Good Grief! Charles Schulz Calls It Quits


It seems Charlie Brown will never outwit Snoopy, never get the little redheaded girl and never kick that football. He won’t get the chance.

Because of a continuing battle with colon cancer, “Peanuts” creator Charles M. Schulz announced Tuesday that he will retire shortly after New Year’s. One of the world’s most widely read comics will have its last original daily strip appear Jan. 3 and its final Sunday release Feb. 13. Then United Feature Syndicate, which has distributed “Peanuts” for almost five decades, will reissue old strips at least through the end of 2000.

For the record:

12:00 a.m. Dec. 16, 1999 For the Record
Los Angeles Times Thursday December 16, 1999 Home Edition Part A Page 3 Metro Desk 1 inches; 34 words Type of Material: Correction
‘Peanuts'--In a story Wednesday, The Times incorrectly reported the year this newspaper began running Charles Schulz’s comic strip “Peanuts.” The Sunday “Peanuts” began running in March 1955 and the daily version began in January 1962.

“I have always wanted to be a cartoonist and I feel very blessed to have been able to do what I love for almost 50 years,” Schulz, 77, said in a retirement letter to readers, colleagues and friends. “Although I feel better following my surgery, I want to focus on my health and my family without the worry of a daily deadline.”

Schulz’s retirement ends a lifetime of cartooning that reached into virtually every facet of popular culture. In addition to daily appearances in 2,600 newspapers around the world, his cast of affable characters--Charlie Brown, Snoopy, Lucy, Linus and others--are everywhere: bedsheets, lunch boxes, greeting cards, amusement parks, management seminars, TV specials, musicals, movies and even an exhibit at the Louvre. Estimates are that the cartoon’s franchise generates $1 billion in revenue each year.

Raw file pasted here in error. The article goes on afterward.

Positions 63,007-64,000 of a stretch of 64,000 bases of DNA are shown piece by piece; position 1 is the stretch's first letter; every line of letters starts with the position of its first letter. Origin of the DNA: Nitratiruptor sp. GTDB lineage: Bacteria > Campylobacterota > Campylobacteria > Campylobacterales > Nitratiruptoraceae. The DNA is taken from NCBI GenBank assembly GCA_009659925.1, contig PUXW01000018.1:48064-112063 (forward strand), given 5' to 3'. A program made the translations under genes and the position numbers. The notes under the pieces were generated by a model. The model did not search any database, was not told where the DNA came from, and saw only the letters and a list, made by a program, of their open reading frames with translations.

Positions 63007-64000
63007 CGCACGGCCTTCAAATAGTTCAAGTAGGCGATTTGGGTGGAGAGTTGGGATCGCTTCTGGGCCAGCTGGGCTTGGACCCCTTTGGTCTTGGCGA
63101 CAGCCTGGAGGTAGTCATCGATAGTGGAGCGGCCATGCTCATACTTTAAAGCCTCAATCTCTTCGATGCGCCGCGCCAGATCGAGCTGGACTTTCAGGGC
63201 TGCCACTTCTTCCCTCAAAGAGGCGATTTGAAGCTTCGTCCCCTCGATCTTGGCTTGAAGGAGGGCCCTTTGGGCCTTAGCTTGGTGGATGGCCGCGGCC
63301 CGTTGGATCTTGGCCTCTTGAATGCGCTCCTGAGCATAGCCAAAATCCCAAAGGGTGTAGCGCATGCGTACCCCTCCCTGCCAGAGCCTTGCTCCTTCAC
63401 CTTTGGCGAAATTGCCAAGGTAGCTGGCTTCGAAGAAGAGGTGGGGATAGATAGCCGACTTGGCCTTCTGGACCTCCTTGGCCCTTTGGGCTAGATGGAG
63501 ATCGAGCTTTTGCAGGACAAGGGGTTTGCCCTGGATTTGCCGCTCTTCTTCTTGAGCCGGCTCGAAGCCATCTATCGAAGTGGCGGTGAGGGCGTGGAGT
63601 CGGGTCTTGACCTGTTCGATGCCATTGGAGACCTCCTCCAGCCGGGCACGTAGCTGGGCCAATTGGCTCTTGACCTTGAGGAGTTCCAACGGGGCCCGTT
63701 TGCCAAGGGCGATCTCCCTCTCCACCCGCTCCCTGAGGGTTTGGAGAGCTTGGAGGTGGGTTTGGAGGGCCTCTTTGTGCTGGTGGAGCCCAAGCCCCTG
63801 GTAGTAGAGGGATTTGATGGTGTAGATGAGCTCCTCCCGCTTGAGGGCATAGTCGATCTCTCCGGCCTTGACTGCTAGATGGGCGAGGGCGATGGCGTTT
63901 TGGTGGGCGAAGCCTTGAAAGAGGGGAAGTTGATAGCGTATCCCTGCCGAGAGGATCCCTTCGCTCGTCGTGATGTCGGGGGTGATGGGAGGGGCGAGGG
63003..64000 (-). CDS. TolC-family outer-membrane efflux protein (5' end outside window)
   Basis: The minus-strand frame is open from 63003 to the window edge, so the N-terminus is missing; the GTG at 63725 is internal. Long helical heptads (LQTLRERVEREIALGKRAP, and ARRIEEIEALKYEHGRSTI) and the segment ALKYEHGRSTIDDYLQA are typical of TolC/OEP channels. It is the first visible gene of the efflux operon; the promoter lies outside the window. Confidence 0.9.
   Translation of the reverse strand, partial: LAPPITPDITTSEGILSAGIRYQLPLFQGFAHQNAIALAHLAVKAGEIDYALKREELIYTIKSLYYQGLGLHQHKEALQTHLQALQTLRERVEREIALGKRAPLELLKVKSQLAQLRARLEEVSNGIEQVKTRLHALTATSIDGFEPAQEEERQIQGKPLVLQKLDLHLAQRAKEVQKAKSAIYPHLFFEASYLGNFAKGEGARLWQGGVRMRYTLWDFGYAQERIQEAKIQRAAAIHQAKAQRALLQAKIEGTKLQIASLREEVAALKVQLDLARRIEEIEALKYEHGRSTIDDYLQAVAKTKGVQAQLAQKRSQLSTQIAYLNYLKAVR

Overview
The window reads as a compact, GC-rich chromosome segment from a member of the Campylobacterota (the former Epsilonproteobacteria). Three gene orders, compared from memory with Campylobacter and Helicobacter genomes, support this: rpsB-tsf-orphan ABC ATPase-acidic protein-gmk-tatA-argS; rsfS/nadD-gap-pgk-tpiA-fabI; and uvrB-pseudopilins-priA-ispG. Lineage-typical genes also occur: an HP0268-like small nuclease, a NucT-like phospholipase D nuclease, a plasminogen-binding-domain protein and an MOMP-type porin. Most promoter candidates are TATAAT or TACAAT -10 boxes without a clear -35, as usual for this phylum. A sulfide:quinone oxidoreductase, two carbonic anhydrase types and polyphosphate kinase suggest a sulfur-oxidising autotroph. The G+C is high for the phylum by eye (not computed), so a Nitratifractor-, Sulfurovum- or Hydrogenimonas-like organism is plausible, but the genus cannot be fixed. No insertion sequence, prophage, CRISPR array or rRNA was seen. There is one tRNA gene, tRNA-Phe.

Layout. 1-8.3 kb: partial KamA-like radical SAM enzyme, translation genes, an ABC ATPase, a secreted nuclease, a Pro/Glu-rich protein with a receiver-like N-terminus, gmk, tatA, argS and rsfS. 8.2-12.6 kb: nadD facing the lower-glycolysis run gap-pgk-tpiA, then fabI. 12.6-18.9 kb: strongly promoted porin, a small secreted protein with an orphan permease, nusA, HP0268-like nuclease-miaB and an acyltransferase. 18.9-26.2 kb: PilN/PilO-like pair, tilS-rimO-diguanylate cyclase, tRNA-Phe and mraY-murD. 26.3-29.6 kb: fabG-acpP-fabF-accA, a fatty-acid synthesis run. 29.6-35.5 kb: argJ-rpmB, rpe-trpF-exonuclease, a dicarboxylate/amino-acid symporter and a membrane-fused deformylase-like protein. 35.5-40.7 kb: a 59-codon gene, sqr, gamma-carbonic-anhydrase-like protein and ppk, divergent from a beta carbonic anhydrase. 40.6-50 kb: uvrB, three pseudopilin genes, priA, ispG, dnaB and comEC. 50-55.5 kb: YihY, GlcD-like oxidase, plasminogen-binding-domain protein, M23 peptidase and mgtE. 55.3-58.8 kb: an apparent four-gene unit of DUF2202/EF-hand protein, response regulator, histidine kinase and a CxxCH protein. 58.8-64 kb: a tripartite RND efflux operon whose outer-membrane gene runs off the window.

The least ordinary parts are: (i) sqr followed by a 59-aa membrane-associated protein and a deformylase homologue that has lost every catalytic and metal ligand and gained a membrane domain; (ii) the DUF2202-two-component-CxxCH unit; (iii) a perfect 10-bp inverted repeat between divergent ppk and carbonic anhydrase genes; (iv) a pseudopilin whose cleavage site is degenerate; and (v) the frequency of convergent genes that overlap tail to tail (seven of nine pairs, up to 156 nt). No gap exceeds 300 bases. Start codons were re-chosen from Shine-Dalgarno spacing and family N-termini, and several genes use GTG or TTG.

“Peanuts,” with its simple drawing style, gentle humor and universal themes, debuted in seven newspapers on Oct. 2, 1950. (The Times added the cartoon in 1965.) Since then, Charlie Brown and friends have helped children learn how to read and parents how to laugh, mostly at themselves.

“He’s in the rich tradition of the little man. His characters survive because they refuse to give up, no matter how many insults and pressures,” said M. Thomas Inge, a humanities professor at Virginia’s Randolph-Macon College who is editing a book on Schulz that is due out in October. “He’s Charlie Brown and he believes no matter how many times that football gets pulled away, that this time he’s going to kick it.”

Schulz’s decision was met with understandable disappointment by his loyal readers, estimated at 355 million worldwide, who read the strip in 21 languages.

“It will be lonely,” said Andrea Podley of Bellingham, Wash., founder of the Peanuts Collectors Club. “But I try not to look at this as a loss. I’ve gained so much in my life because a man named Charles M. Schulz was born. We owe him a huge debt of thanks.”

A man of modest origins, Schulz would have seemed unlikely to achieve international acclaim. He was born in St. Paul, Minn., on Nov. 26, 1922, the son of a barber and a homemaker. Nicknamed “Sparky,” the young Schulz showed an early enthusiasm for comic strips and vowed that he would create one some day.